Traumatic spinal cord injury – transition from a focal lesion to widespread neurodegeneration: Lessons from 60-month observational data
Tim Max Emmenegger1, Dario Pfyffer1, Simon Schading1, Alan Thompson2, Gabriel Ziegler3,4, John Ashburner5, Karl Friston5, Nikolaus Weiskopf6, Armin Curt1, and Patrick Freund1,5,6,7
1Spinal Cord Injury Center, Balgrist University Hospital Zurich, University of Zurich, Zurich, Switzerland, 2Queen Square Multiple Sclerosis Centre, Institute of Neurology, University College London, London, United Kingdom, 3Institute of Cognitive Neurology and Dementia Research, Otto-von-Guericke-University Magdeburg, Magdeburg, Germany, 4German Center for Neurodegenerative Diseases (DZNE), Bonn, Germany, 5Wellcome Centre for Human Neuroimaging, Queen Square Institute of Neurology, University College London, London, United Kingdom, 6Department of Neurophysics, Max Planck Institute for Human Cognitive and Brain Sciences, Leipzig, Germany, 7Department of Brain Repair and Rehabilitation,, Queen Square Institute of Neurology, University College London, London, United Kingdom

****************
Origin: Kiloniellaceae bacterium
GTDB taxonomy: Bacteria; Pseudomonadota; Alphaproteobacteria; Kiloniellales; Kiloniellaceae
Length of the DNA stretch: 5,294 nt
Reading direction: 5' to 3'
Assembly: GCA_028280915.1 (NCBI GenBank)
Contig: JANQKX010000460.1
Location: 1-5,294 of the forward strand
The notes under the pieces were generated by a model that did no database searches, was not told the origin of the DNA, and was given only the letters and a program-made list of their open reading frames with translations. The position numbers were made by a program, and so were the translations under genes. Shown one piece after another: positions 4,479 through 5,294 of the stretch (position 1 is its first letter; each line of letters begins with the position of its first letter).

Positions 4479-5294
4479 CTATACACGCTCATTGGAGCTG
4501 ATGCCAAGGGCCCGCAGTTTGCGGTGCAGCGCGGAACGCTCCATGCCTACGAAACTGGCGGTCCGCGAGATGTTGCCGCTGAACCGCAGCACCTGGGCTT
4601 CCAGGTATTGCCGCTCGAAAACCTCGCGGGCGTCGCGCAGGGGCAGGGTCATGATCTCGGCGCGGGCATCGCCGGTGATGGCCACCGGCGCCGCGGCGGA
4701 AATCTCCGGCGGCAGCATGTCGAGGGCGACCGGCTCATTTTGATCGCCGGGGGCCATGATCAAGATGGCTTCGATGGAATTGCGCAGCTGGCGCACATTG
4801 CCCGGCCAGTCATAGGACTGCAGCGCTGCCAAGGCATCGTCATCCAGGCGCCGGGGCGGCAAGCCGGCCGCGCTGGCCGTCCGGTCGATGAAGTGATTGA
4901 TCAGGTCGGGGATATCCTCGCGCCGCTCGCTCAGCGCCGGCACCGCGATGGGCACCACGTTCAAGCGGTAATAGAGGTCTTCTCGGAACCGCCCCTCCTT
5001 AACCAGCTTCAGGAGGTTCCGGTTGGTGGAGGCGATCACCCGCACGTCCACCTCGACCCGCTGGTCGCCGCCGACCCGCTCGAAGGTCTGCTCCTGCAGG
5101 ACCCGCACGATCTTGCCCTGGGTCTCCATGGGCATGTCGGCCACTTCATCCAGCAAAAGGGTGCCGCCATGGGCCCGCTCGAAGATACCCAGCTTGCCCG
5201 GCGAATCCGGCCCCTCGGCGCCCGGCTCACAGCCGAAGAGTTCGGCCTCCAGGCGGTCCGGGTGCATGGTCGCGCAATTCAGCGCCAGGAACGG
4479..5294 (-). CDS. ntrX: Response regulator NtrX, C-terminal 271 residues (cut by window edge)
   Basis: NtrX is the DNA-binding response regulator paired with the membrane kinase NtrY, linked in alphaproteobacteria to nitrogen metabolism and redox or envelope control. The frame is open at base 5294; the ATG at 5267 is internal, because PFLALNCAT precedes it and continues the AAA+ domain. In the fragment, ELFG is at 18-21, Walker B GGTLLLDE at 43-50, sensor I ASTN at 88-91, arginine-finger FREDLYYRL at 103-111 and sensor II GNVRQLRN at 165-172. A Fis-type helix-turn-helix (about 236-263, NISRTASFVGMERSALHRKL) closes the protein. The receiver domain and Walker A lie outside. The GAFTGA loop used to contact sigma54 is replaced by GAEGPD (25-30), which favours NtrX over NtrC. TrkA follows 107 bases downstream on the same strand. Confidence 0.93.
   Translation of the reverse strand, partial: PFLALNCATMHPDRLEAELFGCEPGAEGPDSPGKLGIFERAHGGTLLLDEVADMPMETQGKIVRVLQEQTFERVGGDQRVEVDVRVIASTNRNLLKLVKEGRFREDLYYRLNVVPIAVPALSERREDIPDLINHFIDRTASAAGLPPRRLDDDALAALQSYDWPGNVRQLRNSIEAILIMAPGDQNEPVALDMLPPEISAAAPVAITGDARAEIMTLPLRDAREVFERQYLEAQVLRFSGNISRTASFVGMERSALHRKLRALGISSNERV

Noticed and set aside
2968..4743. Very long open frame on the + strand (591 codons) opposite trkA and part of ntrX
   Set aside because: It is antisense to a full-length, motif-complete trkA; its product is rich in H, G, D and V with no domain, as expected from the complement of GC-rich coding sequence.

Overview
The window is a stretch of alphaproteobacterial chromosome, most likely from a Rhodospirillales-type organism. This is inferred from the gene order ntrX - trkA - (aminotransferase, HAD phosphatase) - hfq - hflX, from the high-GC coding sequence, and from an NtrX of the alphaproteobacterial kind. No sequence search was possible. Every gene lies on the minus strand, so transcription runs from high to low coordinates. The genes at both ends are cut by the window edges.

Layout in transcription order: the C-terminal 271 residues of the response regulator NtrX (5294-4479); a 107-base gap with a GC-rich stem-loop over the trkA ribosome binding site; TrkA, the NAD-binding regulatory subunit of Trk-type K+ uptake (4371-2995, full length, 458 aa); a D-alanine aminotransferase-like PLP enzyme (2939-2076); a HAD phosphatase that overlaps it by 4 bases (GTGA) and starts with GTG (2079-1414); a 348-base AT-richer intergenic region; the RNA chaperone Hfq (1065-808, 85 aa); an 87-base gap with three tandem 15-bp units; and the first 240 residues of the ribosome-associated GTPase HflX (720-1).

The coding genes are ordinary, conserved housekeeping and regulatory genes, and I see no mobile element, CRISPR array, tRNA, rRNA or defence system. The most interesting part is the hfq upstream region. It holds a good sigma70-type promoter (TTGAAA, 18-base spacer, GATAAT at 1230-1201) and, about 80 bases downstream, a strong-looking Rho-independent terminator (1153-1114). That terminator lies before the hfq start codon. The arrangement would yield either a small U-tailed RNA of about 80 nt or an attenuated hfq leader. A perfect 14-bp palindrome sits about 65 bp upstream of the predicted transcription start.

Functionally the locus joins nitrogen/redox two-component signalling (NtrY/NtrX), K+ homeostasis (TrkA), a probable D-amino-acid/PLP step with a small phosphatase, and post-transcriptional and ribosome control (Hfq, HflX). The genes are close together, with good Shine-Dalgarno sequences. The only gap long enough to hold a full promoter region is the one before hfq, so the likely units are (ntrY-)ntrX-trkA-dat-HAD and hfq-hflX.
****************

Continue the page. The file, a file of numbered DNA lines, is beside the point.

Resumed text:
Traumatic spinal cord injury (SCI) triggers a cascade of neurodegenerative events across the neuroaxis. The trajectories of lesion characteristics and brain and spinal cord macro-and microstructural changes were analysed over five years in 23 SCI patients and 21 healthy controls. Initially, SCI patients showed higher volume and iron content in the spinal cord which decreased over time. They showed lower myelin-sensitive MTsat values in the dorsal column and cortex which also decreased over time and were associated with acute lesion characteristics. These observations illustrate the widespread and progressive neuroplastic processes after SCI, its magnitude being predicted by acute lesion characteristics.
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